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The Hazardous Life of a PedestrianPosted Saturday, February 12, 2011, at 11:50 PM
I lived in a major city on the west coast for about twelve years after graduating from high school. I always hear people talk about those crazy city drivers, but I never had as many near accidents as both a driver and a pedestrian in my years there as I have in my four years since my return to Spencer. In the city, we HAD to be aware of our surroundings, as there were more cars, people, bicycles, and everything else to watch out for. Drivers here blow through stop signs, crosswalks, red lights, and through parking lots without even bothering to look. Shortly after arriving in Spencer, somebody backed out of a driveway right into my car. They claimed that they did not see me, despite my car being a brilliant shade of orange. So many times I've had to grab my child, dogs, or both and jump back up onto the curb because somebody is blowing a red light or stop sign, or pulling into the crosswalk. Then if you are lucky, you will be acknowledged with a smile and a wave. "So sorry I nearly killed or crippled you! Hope your day is blessed!"
The March 2011 issue of Parents magazine has an article called The Most Dangerous Drivers. In the article, the author sites a study by Safe Kids USA, where researchers watched more than 40,000 vehicles driven by both parents and nonparents in school zones. One of the most disturbing things noted was that the bigger and more potentially dangerous the vehicle, the more likely the driver was to have higher distraction scores. I guess if YOU feel safe, there is no reason to look around you and see what you might be running into.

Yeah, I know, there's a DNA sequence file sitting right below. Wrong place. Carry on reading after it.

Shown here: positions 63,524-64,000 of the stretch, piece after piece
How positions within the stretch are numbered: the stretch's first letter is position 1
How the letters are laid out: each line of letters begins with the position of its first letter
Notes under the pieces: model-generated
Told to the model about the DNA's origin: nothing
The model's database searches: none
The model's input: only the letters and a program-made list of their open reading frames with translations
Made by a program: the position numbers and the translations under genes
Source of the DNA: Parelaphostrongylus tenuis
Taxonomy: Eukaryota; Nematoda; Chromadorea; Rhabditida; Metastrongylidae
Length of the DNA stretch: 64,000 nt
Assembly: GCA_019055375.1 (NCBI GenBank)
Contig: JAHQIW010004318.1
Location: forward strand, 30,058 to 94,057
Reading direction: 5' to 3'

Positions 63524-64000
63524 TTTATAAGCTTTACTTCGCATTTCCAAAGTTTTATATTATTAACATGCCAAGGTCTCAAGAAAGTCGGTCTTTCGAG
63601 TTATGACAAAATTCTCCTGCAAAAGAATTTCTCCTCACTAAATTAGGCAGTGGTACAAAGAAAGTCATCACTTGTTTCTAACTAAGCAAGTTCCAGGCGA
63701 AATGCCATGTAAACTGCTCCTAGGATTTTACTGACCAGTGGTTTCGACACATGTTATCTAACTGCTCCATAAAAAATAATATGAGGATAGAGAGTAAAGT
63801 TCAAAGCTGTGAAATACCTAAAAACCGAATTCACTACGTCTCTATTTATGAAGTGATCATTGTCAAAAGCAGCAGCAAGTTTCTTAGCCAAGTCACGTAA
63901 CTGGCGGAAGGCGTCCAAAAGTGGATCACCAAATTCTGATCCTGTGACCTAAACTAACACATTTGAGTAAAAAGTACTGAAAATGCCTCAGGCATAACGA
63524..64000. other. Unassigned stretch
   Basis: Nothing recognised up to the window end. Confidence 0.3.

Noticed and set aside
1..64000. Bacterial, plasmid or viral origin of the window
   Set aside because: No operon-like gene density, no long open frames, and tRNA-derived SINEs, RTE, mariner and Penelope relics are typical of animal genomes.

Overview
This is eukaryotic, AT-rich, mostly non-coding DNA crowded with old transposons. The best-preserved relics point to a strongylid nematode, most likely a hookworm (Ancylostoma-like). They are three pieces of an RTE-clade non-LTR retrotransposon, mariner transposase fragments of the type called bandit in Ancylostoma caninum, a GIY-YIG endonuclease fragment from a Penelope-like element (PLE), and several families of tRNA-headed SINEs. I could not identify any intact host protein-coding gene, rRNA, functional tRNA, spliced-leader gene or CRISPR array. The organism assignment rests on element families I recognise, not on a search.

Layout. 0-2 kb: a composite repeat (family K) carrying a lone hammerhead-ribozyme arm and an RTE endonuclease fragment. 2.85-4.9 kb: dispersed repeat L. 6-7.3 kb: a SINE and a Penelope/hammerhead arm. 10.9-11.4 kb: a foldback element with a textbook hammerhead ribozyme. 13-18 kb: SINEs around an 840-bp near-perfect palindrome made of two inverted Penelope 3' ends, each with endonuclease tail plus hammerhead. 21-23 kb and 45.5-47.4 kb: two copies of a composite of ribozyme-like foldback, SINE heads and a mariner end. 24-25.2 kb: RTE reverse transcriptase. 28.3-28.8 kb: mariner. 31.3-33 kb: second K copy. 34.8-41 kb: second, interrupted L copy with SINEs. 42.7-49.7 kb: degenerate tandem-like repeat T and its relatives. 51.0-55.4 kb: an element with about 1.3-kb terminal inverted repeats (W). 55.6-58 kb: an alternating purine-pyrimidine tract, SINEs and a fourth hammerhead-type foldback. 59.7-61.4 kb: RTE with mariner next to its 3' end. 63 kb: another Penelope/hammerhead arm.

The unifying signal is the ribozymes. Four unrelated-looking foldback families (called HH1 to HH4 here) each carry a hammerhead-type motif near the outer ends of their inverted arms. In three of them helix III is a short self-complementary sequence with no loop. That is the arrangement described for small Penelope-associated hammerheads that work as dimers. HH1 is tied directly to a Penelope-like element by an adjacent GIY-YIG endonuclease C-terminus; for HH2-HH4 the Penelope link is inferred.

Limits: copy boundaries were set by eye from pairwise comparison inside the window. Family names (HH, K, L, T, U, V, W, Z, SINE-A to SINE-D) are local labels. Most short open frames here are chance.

As I stood dazed in the parking lot, I counted my lucky stars that my child and I were unhurt and in one piece. For a moment I wondered why I even bother teaching her not to run out into the parking lot, and to look both ways before stepping out. Perhaps her chances of survival will be greater if she is moving faster and more erratically. But alas, I will be a sensible parent and teach her what I should, and hope that the drivers around her do what they are supposed to do. I can see why fewer kids walk to school these days.
Please, just look where you are going when you are behind the wheel.
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Aimee graduated from Spencer High School in 1994, and then moved to a large city on the west coast. She returned to Spencer in 2007. Aimee spent more than a decade in veterinary medicine and dog training, and now works in a public library. She lives with her husband, daughter, two dogs, and a cat.
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